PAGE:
Despite a growing realisation in recent years of the role of implementation science in bridging the gap between research, policy and practice,16 67 68 our study suggests that use of theory-driven implementation approaches remains underused and is a missed opportunity in QI work globally. On a more positive note, since interventions such as ERAS and AMS (including reducing SSIs) are currently under-represented in LMICs, we feel we are faced with a golden opportunity for using theoretical implementation approaches to increase our understanding of the relationship between contextual factors and success and to help identify facilitators and barriers to scale up. Based on this review and recent reviews of WHO Checklist implementation29 and audit and feedback interventions to support antibiotic guidelines and reduce SSIs28 in LMICs, we propose two key recommendations. First, implementers should emphasise active stakeholder engagement when scaling perioperative QI interventions—including frontline clinicians, local academics and policymakers/managers. Second, we recommend broadening the generally clinician-driven QI implementation efforts to include a wider multidisciplinary team69 that includes implementation and improvement scientists (or at least a cadre of staff with expertise in change management, QI and behaviour or organisational change).


If lives can be saved by improving the quality and safety of surgical care, then clinicians and academics need to urgently address the lack of widespread scale-up of proven QI interventions, especially in LMICs. The surgical safety community has a moral and ethical duty to ensure that any new practice of merit is actively shared and implemented with those in greatest need. Improving the understanding of the process and strategies of scale-up among clinicians, health system leaders and policymakers may be one place to start.

Data availability statement

Data are available upon reasonable request.

Ethics statements

Patient consent for publication

Ethics approval

We have adhered to the principles of open and transparent reporting. This scoping review did not require permission from any specific ethical body.


The authors wish to thank the steering group of the Global Alliance for Surgical, Obstetric, Trauma and Anesthesia Care (G4 Alliance) International Standards and Guidelines for Quality Safe Surgery and Anesthesia Working Group (ISG-QSSA) for suggesting the topic of ‘scale-up’. The G4 Alliance is a 60-member organisation representing over 300 international federations, societies, academia and non-governmental organisations in 160 countries worldwide. In partnership with the International Society of Surgery (ISS), the alliance formed the ISG-QSSA Working Group, which is comprised of 13 members from surgical, anaesthesia, government and public health specialties with the goal of summarising the existing evidence base regarding optimal surgical, obstetric, trauma and anaesthesia systems quality improvement interventions in order to arrive at global policy recommendations for low/middle-income countries (LMICs).


Supplementary materials

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  • MCW and SA are joint first authors.

  • Handling editor Seye Abimbola

  • Twitter @mcwdoc, @JaymieClaire

  • Contributors MCW and SA—study concept and design, data analysis, visualisation and interpretation, drafting and revising the article critically for important intellectual content. MCW and SA are both responsible for overall content as a guarantor. KP—data acquisition and interpretation, data analysis and revising the article critically for important intellectual content. SRM, DH, IO, OC, MT and JCAH—data acquisition and interpretation, and revising the article critically for important intellectual content. NS—study concept and design, data acquisition and interpretation, drafting and revising the article critically for important intellectual content. All authors give final approval of the submitted version of the article to be reviewed and published.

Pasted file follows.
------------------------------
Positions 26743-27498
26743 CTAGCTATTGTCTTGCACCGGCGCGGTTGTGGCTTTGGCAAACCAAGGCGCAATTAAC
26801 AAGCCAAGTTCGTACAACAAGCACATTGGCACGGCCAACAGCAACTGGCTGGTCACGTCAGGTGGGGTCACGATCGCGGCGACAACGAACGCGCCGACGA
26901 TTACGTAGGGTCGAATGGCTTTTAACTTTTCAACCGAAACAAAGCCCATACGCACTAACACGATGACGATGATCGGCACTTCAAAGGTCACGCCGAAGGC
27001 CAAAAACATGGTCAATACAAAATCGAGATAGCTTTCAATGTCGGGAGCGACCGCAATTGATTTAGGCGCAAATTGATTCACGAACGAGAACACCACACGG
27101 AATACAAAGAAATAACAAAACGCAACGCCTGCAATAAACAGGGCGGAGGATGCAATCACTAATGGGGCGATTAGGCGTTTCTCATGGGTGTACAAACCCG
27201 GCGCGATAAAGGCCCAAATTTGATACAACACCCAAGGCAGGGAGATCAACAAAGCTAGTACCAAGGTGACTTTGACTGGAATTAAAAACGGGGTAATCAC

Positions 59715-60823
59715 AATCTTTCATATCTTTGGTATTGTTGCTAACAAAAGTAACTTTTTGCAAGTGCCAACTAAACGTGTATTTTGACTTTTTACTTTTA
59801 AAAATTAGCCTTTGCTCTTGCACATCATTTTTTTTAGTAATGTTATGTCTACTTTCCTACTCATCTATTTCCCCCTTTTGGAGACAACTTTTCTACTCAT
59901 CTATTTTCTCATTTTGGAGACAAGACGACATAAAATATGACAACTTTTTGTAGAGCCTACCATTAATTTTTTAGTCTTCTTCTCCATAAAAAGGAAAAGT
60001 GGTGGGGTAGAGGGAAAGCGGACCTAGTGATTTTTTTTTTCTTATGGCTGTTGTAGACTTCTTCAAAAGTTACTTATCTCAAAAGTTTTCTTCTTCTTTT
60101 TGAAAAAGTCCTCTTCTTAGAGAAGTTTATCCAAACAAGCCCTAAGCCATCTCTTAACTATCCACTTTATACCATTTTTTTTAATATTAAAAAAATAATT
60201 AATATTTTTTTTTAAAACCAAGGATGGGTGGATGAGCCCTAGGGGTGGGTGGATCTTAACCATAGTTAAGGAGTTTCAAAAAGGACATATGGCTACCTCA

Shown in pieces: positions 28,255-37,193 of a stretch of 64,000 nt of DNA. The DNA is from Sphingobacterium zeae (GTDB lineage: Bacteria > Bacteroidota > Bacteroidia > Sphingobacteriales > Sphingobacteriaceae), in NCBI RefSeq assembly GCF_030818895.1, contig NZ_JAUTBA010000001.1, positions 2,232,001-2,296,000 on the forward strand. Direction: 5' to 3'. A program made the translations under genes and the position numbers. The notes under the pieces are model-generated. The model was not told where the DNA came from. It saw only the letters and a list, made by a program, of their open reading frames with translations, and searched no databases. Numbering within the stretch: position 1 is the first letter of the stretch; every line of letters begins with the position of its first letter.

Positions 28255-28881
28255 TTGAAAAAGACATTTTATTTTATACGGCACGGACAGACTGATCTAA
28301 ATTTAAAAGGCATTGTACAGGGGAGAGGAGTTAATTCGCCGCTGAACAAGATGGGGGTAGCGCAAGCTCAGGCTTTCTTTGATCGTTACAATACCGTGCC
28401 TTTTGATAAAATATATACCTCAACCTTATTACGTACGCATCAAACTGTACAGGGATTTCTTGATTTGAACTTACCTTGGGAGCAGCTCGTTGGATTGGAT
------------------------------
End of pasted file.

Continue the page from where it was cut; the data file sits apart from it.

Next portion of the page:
• Funding NS is supported by the National Institute for Health Research (NIHR) Applied Research Collaboration (ARC) South London at King’s College Hospital NHS Foundation Trust. NS is a member of King’s Improvement Science, which offers co-funding to the NIHR ARC South London and comprises a specialist team of improvement scientists and senior researchers based at King’s College London. Its work is funded by King’s Health Partners (Guy’s and St Thomas’ NHS Foundation Trust, King’s College Hospital NHS Foundation Trust, King’s College London and South London and Maudsley NHS Foundation Trust), Guy’s and St Thomas’ Charity and the Maudsley Charity. NS is funded by the NIHR Global Health Research Unit on Health System Strengthening in Sub-Saharan Africa, King’s College London (GHRU 16/136/54) using UK aid from the UK Government to support global health research. NS and SA are further supported by the ASPIRES research programme in LMICs (Antibiotic use across Surgical Pathways–Investigating, Redesigning and Evaluating Systems), funded by the Economic and Social Research Council.

  • Disclaimer The views expressed in this publication are those of the author(s) and not necessarily those of the NIHR or the Department of Health and Social Care.

  • Competing interests None declared.

  • Patient and public involvement The early stages of the review (that is, protocol), to develop the review question and scope, were informed by MW's field experience in Sub-Saharan Africa, which included consultations with patients.

  • Provenance and peer review Not commissioned; externally peer reviewed.

  • Supplemental material This content has been supplied by the author(s). It has not been vetted by BMJ Publishing Group Limited (BMJ) and may not have been peer-reviewed. Any opinions or recommendations discussed are solely those of the author(s) and are not endorsed by BMJ. BMJ disclaims all liability and responsibility arising from any reliance placed on the content. Where the content includes any translated material, BMJ does not warrant the accuracy and reliability of the translations (including but not limited to local regulations, clinical guidelines, terminology, drug names and drug dosages), and is not responsible for any error and/or omissions arising from translation and adaptation or otherwise.